The canonization crowd of Salvadorans swelled from minute to minute.  There were others including Italians and Germans who came to honor their own new saints.  We were a visible church, gathered in prayer and celebration, humble, grateful, praying for our precious world and the peace we all desire. Together, we could believe that world communion is possible.  May St. Oscar Romero help us stay alongside one another as signs of hope!

 

 

Spirit That Shines

It was a simple reunion of the Ursuline Summer Volunteer group of 2015.  None of us could believe 3 years had  passed, but memories of that week of service in Laredo, Texas, are vivid and real.  Ursuline alums who had worked side by side with us sisters are now professional women doing amazing things like graphic art, accounting, coaching Ursuline’s varsity volleyball team (they won last night!!), teaching, and grad school (face-timed into our gathering). We are so very proud of each of them.

We gathered after UA’s volleyball game at a local pizza place that allowed for lots of excited conversation and laughter.  We remembered the elderly folks we had served at the senior center in Laredo, and the dear lady who selected one of our volunteers as a perfect “future nun.” We shared photos of a mother and baby who had just arrived across the Mexican border, and the hanging laundry we did to prepare beds for newly arrived immigrants.  We reminisced about shopping for Mexican trinkets and enjoying mariachis who serenaded us.  We even remembered the simple menus we prepared for meals together at the Ursuline house where we stayed.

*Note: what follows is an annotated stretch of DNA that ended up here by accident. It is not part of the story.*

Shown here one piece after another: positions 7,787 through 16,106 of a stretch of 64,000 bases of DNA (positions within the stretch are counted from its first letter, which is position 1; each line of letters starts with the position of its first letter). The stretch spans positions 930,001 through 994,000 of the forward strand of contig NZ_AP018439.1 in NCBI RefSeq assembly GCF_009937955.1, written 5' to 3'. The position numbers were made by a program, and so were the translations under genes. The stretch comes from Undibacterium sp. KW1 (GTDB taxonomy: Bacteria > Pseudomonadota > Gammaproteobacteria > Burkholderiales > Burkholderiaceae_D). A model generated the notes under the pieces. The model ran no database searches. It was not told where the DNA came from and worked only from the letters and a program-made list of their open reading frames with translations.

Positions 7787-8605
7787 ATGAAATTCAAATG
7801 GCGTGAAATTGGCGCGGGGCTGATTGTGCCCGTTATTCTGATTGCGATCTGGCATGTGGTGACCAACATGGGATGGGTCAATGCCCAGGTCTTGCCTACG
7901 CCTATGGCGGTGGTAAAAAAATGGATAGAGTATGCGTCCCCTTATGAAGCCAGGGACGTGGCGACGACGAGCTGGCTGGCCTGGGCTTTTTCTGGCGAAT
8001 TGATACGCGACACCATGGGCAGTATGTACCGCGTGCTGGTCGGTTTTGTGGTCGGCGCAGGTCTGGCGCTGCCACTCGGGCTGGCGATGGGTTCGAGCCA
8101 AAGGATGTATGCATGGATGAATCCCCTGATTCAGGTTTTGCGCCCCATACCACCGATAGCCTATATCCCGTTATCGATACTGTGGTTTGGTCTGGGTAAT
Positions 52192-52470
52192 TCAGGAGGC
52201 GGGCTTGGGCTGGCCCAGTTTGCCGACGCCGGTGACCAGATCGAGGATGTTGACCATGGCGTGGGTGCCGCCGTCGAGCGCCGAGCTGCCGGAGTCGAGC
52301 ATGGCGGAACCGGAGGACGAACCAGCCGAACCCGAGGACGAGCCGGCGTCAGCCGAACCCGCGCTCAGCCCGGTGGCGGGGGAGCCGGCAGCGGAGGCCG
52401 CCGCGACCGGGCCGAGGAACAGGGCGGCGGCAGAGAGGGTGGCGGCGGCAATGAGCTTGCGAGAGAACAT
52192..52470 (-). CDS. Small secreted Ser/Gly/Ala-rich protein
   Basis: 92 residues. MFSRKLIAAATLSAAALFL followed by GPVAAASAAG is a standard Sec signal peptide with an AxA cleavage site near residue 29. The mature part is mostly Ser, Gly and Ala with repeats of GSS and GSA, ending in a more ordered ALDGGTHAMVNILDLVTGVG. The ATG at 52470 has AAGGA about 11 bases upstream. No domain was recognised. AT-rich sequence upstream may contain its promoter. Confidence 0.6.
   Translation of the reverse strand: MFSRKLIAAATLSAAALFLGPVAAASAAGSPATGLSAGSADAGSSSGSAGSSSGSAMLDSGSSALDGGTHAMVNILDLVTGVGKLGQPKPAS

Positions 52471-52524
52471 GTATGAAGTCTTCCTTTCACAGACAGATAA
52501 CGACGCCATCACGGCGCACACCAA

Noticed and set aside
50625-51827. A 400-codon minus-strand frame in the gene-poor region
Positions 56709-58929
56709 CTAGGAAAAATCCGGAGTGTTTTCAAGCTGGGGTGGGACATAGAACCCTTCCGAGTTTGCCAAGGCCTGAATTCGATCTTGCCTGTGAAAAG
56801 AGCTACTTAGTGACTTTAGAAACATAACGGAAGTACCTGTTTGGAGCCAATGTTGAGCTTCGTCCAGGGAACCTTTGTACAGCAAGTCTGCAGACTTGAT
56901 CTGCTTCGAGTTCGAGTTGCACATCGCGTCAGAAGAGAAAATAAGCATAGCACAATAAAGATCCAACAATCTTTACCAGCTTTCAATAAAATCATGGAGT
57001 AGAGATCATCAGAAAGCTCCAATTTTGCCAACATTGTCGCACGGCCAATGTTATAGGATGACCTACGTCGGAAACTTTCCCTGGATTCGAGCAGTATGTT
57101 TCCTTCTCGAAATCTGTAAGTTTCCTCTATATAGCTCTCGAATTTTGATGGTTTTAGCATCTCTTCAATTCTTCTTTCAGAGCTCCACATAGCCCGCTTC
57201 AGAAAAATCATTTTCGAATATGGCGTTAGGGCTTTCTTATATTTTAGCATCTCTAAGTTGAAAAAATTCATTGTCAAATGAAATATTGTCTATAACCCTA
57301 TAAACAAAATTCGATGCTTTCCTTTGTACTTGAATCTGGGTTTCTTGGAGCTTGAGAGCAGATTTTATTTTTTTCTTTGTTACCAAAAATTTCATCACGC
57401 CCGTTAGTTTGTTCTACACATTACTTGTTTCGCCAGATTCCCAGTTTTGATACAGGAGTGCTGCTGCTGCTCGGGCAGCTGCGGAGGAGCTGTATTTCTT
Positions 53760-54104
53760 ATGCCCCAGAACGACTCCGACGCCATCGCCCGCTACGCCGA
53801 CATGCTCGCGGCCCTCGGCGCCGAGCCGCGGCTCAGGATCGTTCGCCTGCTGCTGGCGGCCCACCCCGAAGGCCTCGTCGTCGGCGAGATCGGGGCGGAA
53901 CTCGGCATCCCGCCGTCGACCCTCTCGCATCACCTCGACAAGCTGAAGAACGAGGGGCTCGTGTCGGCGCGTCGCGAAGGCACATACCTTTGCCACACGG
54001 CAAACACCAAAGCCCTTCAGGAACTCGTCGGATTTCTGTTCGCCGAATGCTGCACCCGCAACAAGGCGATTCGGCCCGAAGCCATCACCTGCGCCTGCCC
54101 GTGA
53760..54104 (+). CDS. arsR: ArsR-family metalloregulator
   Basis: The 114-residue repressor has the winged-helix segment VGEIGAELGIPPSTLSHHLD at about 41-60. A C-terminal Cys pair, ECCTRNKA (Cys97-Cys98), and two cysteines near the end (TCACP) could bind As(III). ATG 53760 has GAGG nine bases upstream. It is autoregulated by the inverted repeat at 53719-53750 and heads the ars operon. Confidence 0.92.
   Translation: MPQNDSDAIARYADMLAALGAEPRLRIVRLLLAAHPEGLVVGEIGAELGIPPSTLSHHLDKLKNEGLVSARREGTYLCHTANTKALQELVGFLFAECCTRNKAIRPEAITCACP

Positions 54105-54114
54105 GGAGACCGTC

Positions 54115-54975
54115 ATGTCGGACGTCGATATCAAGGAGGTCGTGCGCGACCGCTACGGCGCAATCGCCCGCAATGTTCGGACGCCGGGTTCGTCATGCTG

Last evening was a time to renew friendships that are forged when people reach out together to serve those most in need.  For us steeped in the Ursuline spirit of Serviam, it’s an essential of life that lasts forever.  Even the pizza guy remarked to me when I ordered more food, “there seems to be a  special bond in your group. It’s great to see.”  Yes, it was really shining last night.

 

Pausing to Remember

Ursuline sisters, like most religious women and men, make a week’s retreat each year.  People say, “silence for a whole week?,” but honestly, we love it.  It’s a gift and not an obligation.  I am just back from mine, made in a lovely hermitage in Indiana.  The property was gorgeous: open fields and flower gardens, horses and alpacas, chickens and blue heron stalking fish on the pond.  The setting helped settle me in body and soul so I could pause, be mindful of what matters, and listen to God. It’s a practice to incorporate into every day.

“We practice pausing to remember the sacredness of our names, who we are, and what we plan on doing with the incredible gift of our lives—and how we can learn to be in the midst of so much doing.” These words from Macrina Wiederkehr’s little book Seven Sacred Pauses are a description of living mindfully.  She goes on, “all it takes is a simple pause to get us in touch with the One who keeps vigil with us.”

Every event, encounter and experience holds seeds of new life.  Developing a habit of  mindfulness, pausing for a few moments, opens eyes and hearts to wonders which are so often missed.  “Each day we are summoned to be creators of the present moment,” Macrina says.  Let’s not miss the opportunity!